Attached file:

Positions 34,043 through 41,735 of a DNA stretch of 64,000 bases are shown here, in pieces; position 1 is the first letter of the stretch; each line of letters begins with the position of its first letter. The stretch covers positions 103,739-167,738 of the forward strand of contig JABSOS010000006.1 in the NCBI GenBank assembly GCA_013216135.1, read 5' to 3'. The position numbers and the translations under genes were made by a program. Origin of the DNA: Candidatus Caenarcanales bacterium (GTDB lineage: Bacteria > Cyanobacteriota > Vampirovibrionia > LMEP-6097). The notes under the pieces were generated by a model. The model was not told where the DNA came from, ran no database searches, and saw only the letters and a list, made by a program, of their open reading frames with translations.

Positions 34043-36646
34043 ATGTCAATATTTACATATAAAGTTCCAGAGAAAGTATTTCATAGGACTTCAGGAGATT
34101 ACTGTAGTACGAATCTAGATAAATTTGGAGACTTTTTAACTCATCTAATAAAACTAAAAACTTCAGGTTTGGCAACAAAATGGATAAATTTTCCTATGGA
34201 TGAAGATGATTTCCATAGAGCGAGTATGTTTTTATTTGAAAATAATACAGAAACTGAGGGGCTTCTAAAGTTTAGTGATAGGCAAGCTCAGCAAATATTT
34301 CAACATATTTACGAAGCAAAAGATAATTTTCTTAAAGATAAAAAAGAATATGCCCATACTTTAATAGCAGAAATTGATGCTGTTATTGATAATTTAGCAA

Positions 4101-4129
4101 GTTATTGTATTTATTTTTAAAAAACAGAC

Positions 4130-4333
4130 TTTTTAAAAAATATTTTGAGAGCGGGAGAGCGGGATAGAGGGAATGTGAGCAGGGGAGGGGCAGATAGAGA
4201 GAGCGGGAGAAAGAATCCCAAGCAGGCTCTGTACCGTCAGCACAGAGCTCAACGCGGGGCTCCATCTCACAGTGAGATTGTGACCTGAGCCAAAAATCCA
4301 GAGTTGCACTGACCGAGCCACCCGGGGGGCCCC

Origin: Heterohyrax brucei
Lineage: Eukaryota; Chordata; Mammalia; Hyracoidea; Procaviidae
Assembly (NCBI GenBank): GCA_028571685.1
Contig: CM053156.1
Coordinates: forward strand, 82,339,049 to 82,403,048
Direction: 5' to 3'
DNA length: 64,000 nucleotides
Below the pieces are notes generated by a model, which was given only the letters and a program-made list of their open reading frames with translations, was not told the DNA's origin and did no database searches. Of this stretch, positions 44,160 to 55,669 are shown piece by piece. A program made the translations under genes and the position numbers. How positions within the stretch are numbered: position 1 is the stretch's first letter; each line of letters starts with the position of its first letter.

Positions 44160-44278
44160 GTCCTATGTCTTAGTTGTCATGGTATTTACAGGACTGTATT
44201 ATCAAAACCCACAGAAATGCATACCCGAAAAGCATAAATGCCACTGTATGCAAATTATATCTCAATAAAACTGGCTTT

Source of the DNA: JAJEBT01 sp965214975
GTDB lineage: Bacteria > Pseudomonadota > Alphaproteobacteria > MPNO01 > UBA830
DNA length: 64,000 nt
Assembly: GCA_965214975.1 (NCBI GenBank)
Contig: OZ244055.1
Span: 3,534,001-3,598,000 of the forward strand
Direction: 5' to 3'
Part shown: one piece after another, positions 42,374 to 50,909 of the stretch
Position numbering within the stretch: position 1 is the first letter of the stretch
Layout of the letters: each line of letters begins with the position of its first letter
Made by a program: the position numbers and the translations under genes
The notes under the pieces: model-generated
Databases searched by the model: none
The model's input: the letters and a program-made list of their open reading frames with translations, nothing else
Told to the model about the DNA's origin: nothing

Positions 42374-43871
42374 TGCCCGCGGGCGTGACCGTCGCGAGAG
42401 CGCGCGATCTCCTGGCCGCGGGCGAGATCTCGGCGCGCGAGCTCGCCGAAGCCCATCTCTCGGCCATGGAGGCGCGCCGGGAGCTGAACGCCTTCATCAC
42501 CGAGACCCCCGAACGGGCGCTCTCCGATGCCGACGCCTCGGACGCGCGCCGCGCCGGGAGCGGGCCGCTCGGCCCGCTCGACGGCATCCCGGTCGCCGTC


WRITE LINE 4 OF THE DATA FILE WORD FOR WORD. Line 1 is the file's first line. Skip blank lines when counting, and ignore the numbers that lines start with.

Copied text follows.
34101 ACTGTAGTACGAATCTAGATAAATTTGGAGACTTTTTAACTCATCTAATAAAACTAAAAACTTCAGGTTTGGCAACAAAATGGATAAATTTTCCTATGGA